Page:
If you’re out somewhere getting groceries for example, don’t sneeze. If you do, you might be taking your life into your hands. That happened to me last month when I sneezed in the parking lot at Safeway (into my arm), and then heard myself explaining to the stranger eyeing me like she wanted to strangle me, “Hey don’t worry, I’m not sick! I have snatiation!”
She rolled her eyes. I realized she had no idea what I was talking about and probably thought I was being sarcastic to her.
I just learned about snatiation a few years ago, but I’ve had it all my life. When my kids were teens, they would tease me and count out loud how many times I sneezed uncontrollably during a fit. I think my record was 22 in a row.
Ah-choo! Over and over. If in public, I’d feel a sneeze coming on and race to the bathroom to sneeze in private, in a tissue of course. And wash my hands. For years, I didn’t know what to call this problem. I thought I was allergic to something in my food. Then one day I read an article about a genetic polymorphism that described a condition called “snatiation.” It’s a play on the words “satiation” and “sneeze.” Holy moly, it described me to a T.
Snatiation is totally controllable, at least for me. If I don’t stuff myself, I hardly ever sneeze. Do you have snatiation too?
Perhaps in years past for me as a young girl, snatiation was just a funny quirk I had to deal with! But today, if that were to happen to me (in public), I’d probably get shot.
Sneezing is triggered by many situations including epileptic disorders, a response to bright lights, spicy foods or dust and pollen. It often goes hand in hand with a runny nose. Aside from a cough, sneezing is the most apparent symptom of a cold, flu and as of late, COVID-19.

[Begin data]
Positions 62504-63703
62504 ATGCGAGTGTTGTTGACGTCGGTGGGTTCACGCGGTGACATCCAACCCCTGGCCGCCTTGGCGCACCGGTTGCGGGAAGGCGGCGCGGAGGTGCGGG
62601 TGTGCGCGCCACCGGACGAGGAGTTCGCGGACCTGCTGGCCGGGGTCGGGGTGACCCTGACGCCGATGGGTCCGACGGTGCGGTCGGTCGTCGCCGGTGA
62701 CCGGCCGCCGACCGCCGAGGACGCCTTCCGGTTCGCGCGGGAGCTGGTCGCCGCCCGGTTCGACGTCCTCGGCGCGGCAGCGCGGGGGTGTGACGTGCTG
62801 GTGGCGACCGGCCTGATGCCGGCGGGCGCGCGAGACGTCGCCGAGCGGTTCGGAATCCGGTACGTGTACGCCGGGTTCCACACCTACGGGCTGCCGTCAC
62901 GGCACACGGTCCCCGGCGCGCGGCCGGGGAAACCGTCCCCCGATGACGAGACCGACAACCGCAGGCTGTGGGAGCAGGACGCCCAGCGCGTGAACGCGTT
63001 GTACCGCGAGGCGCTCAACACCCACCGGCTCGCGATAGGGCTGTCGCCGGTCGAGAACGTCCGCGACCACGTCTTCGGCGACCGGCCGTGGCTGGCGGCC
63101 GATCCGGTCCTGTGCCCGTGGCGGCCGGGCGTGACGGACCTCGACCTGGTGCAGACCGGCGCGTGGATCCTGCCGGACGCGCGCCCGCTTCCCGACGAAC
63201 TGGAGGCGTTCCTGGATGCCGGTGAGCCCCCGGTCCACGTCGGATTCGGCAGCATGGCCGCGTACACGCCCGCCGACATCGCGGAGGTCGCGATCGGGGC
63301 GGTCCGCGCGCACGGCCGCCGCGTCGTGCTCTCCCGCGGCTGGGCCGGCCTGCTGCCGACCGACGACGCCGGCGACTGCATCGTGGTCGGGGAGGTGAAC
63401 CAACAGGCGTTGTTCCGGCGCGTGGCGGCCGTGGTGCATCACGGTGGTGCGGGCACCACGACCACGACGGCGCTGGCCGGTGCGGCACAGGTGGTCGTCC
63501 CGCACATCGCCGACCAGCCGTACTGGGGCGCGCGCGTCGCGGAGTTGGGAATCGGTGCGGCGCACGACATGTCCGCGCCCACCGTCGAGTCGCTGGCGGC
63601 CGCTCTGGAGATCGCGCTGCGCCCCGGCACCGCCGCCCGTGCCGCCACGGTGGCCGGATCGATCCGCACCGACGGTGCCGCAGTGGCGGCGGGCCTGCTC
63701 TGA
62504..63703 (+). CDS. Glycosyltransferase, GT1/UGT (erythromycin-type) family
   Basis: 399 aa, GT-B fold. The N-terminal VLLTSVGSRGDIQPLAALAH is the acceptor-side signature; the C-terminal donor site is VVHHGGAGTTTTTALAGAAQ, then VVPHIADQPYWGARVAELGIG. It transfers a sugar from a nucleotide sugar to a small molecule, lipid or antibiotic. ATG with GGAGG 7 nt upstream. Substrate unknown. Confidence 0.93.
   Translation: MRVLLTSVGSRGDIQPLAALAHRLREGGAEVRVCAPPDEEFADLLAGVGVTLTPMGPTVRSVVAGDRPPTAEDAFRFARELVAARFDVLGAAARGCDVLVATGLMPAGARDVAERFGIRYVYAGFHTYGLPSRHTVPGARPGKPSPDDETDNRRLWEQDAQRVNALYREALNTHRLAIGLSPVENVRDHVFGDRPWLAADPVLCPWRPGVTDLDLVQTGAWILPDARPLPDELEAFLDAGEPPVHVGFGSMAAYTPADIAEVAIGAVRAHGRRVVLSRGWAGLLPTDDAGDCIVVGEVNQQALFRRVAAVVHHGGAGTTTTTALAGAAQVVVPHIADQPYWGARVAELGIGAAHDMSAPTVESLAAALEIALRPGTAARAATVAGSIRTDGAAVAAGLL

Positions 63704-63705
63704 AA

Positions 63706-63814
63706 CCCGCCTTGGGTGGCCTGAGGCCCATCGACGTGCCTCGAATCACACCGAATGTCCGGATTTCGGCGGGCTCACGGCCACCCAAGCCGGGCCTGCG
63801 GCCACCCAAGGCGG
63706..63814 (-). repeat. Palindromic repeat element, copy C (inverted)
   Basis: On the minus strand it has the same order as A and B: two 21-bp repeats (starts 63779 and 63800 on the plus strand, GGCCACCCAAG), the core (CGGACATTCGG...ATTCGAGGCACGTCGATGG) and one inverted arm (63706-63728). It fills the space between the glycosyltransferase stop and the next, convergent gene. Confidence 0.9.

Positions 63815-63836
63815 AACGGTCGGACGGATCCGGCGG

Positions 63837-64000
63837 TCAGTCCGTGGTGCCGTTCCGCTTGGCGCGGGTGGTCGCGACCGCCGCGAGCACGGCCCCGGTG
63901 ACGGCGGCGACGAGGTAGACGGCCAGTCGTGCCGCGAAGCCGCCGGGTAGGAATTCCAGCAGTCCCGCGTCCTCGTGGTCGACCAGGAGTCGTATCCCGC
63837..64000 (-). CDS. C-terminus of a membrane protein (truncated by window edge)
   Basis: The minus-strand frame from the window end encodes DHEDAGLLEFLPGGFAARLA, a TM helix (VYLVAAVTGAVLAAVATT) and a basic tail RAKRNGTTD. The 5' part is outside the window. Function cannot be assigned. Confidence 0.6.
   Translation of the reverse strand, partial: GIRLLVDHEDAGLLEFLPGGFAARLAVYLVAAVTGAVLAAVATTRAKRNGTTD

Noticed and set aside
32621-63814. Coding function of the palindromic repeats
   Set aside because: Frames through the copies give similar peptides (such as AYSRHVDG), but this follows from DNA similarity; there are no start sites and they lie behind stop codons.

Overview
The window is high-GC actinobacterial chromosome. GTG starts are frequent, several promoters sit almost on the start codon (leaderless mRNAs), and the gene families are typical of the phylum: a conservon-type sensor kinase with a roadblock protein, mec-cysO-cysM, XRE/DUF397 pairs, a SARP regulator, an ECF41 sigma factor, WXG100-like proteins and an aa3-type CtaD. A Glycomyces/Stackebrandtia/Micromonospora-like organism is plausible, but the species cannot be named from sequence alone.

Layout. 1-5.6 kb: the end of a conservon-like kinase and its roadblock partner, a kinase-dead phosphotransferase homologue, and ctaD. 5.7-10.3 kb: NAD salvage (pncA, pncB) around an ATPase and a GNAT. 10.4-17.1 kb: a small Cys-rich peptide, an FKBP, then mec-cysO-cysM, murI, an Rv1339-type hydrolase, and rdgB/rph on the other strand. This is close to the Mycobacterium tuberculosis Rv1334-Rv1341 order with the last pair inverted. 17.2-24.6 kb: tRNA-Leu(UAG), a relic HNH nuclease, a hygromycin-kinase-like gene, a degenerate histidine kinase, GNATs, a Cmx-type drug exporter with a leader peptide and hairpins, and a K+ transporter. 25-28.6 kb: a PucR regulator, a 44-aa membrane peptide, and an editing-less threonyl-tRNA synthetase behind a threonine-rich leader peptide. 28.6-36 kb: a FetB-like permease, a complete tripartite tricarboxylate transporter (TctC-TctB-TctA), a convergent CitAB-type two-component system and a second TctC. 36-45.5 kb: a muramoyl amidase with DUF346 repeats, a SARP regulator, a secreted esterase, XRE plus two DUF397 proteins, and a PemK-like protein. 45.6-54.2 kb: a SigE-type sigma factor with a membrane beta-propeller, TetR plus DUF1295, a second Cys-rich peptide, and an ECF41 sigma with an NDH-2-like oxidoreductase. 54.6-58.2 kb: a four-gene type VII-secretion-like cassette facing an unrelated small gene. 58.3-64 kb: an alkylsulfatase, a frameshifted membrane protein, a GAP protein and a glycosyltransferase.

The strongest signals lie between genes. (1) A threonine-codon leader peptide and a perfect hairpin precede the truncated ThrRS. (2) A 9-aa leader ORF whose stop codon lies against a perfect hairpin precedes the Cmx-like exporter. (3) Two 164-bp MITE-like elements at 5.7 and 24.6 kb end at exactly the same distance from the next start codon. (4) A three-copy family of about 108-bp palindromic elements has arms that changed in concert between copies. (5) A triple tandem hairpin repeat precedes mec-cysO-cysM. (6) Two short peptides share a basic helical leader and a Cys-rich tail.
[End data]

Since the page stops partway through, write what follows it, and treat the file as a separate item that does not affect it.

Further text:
Facts About Sneezing
1. Most people need to close their eyes when sneezing.
2. Sneezes travel far, much farther than we thought, around 90 miles per hour.
3. The sound of your sneeze is based upon your anatomy.
4. Once a sneeze starts, it’s impossible to stop.
5. The medical term for sneezing is sternutation.
7. The phrase “God bless you” has something to do with bubonic plague.
Let’s vow to sneeze politely from now on, especially because of the circumstances with the coronavirus. If you are mindful and polite, you could literally spare someone from catching a life-threatening disease.
So sneeze into the crook of your elbow, or down into your scarf or shirt, or into a tissue. Wear your masks. Don’t blow your germs all over the place, it’s not only dangerous, it’s rude. If infectious (and please be mindful that you might be asymptomatic), your sneeze could be expelling a virus or bacteria up to 25 or 30 feet away from you. The mucus and saliva that you spew could hurt someone these days in a very serious way.
Suzy Cohen is a registered pharmacist and the author of ‘The 24-Hour Pharmacist’ and ‘Real Solutions.’ For more information, visit www.suzycohen.com. This information is not intended to prevent, treat, diagnose or cure your condition. Always check with your doctor before following any medical advice.